Last semester, I sat in a lecture with a handful of high ranking international development types who were all sharing with us the future impacts and directions of the Sustainable Development Goals (SDGs). One of them, who criticized these goals mentioned how the UN had changed the method of measuring the progress of the Millennium Development Goals (the predecessor to the SDGs) half way through its lifespan because of criticism on lack of progress and success. I was shocked by what I considered to be an unethical and sneaky response to criticism. The numbers weren’t getting them the results they wanted, so they changed how they counted.
It serves as a great illustration to how we measure, not only health, but all developmental goals. The numbers, it seems, are driven by the political agenda of the people counting. When you need to maintain donors, when you want to avoid panic, when you have other priorities, you can benefit from skewing the numbers in one direction or the other.
There is an international understanding in health development: what gets measures, gets done. Functionally meaning that without providing the numbers, there is little chance that donors will give money and that policy will be implemented. Without numbers, it is hard to visualize the impact on people’s lives that has been made: how successful was this campaign to reduce HIV/AIDS incidence rates? How many women have comprehensive knowledge of hospital births? The numbers are necessary to first prove a problem exists, then to show how you’re affecting that problem.
How can people be counting the same thing and come up with different numbers? Health, looking at a large-scale, considers the number of people who have a specific disease or who died of a specific cause. But this is pretty hard data to gather, let alone tally up. For the roughly 7 billion people living on this planet, imagine not only finding all of the people who have each disease, but then tallying them up. Institutions, like the World Health Organization, uses statistical formulas and computer programing tools to determine roughly how many people are dying and of what. Because various institutions and governments often individually derive these numbers, without sharing information and without necessarily having the ability to collect complete data. The little choices made in what they count (when data was vague) or what parameters they set create different results once they have ran all of the statistical formulas or codings.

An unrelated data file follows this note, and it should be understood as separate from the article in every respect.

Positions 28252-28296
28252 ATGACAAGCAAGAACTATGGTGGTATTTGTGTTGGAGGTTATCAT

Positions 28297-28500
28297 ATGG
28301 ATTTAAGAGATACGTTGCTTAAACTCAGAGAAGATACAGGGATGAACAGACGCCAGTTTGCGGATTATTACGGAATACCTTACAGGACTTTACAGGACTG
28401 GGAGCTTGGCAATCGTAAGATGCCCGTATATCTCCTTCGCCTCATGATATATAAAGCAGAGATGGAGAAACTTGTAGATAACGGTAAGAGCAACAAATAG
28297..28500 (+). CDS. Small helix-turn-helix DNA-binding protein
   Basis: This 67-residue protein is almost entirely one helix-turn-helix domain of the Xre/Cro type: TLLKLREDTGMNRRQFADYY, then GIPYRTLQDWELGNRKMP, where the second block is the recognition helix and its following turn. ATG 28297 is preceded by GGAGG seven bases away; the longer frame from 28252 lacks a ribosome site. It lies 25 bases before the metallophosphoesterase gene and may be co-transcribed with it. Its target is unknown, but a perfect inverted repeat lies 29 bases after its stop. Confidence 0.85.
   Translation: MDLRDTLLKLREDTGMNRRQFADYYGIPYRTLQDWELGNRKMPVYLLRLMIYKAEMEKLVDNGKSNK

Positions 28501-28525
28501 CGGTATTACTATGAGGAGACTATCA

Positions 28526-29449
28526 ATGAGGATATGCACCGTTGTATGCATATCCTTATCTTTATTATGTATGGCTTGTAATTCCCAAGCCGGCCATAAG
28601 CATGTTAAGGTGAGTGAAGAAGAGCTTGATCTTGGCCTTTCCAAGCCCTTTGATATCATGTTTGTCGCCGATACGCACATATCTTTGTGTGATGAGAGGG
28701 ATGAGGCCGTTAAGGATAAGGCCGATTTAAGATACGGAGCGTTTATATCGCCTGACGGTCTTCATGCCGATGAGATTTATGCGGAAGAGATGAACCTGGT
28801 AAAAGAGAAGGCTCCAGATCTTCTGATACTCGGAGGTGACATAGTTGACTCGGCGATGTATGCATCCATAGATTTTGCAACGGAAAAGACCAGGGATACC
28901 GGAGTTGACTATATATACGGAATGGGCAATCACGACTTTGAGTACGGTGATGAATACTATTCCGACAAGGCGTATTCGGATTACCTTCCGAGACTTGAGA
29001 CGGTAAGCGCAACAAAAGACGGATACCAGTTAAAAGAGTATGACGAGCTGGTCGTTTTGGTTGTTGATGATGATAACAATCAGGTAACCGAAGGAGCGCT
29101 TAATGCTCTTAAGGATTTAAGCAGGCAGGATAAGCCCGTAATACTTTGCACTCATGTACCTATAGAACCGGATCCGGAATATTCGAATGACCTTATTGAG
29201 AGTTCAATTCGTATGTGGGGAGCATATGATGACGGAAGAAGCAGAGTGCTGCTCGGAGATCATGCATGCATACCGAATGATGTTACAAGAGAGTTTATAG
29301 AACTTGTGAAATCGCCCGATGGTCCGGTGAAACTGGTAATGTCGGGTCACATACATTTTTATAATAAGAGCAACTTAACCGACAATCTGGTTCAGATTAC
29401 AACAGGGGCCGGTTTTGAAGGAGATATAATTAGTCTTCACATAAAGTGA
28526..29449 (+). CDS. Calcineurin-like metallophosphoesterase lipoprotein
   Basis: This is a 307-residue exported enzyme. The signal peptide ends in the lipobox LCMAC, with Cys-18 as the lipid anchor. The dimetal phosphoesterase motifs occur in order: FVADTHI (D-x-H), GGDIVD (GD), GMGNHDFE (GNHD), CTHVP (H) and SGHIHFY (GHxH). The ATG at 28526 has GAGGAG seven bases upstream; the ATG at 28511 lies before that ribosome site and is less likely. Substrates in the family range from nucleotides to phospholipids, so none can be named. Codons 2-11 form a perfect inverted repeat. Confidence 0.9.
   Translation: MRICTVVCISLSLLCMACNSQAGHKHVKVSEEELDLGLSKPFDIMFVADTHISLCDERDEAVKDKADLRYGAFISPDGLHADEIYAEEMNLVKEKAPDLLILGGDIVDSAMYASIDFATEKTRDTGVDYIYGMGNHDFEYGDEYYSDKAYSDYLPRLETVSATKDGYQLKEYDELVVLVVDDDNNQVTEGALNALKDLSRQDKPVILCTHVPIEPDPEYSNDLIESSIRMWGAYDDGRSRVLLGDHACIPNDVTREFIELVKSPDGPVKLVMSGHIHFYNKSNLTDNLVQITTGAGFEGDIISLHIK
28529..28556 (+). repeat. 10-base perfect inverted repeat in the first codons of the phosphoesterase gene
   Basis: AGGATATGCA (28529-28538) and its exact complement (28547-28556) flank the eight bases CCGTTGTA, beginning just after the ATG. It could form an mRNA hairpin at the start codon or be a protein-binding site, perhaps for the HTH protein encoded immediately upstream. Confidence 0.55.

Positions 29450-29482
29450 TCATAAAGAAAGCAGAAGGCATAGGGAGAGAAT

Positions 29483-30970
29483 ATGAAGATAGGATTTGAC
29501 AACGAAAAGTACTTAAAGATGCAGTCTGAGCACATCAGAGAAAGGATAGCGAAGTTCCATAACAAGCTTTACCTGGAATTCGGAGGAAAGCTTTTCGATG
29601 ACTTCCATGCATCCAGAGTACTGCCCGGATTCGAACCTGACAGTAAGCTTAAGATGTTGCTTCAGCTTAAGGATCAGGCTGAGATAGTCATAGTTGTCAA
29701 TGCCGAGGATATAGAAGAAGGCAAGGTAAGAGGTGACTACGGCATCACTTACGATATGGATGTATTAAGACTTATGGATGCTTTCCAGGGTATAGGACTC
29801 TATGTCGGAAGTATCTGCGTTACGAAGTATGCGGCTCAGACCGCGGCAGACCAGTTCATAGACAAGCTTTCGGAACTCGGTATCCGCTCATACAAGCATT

For a very long time, these measurements of the overall health level in a society was only being captured by life expectancy and the number of people dying of specific diseases, such as TB, HIV/AIDS, malaria, etc. The limited scope captured, however, did not mean that everything captured was “captured” with certainty. These narrow parameters leave out many aspects to health that aren’t captured by death or fatal diseases, such as mental health or disability. Until HIV/AIDS efforts were globally established, there was no real effort to measure adult mortality from diseases globally (56). This obviously has huge impacts on policy and development efforts as adults typically die of very different causes than children.
Slowly, international measurements of health began to include more indicators, more diseases. This progress has been pushed along by the creation and development of Chris Murray’s DALY measurement. DALY stands for disability-adjusted life years, which introduced a method to evaluate quality of life and all health concerns in one index. DALYs also introduced a consideration for diseases, disorders, and disabilities previously overlooked when measuring health.
DALY assumes that a human life span is 80 years. It considers the amount of years a person lost because of early death and because of disease or disability (albeit, they only consider a proportion of each year lived with disability; meaning each year lived with severe deafness is added to the DALY as .2 the years as lost life is). The “weight” or proportion of each disability has in the measurement was determined by a consensus reached by members of the public and medical professionals.
DALYs and the Global Burden of Disease project aimed to find aggregate numbers of all, or as many as possible, aspects of health or everyone everywhere. This study compiled the data all together which allowed for insight into public health gaps by regions, sex, age. They found previously unrecognized data in this process, such as the over all toll of dental problems in Sub-Saharan Africa equalled that of anemia (83).
DALYs have challenged the way that we measure health internationally and nationally. They have created one index in which we can consider quality of life, and nonfatal health concerns on the same footing as fatal illnesses and life expectancy. Arguably, we can roughly compare apples and oranges now (although DALYs are quite limited as I’m unsure about the universal weight of disability as well as being the most effective in a western context).
Beyond this, DALYs have challenged the politically driven results and statistics that had previously been the only option for considering health, and in doing so found many errors and previously overlooked health problems within our normative thinking.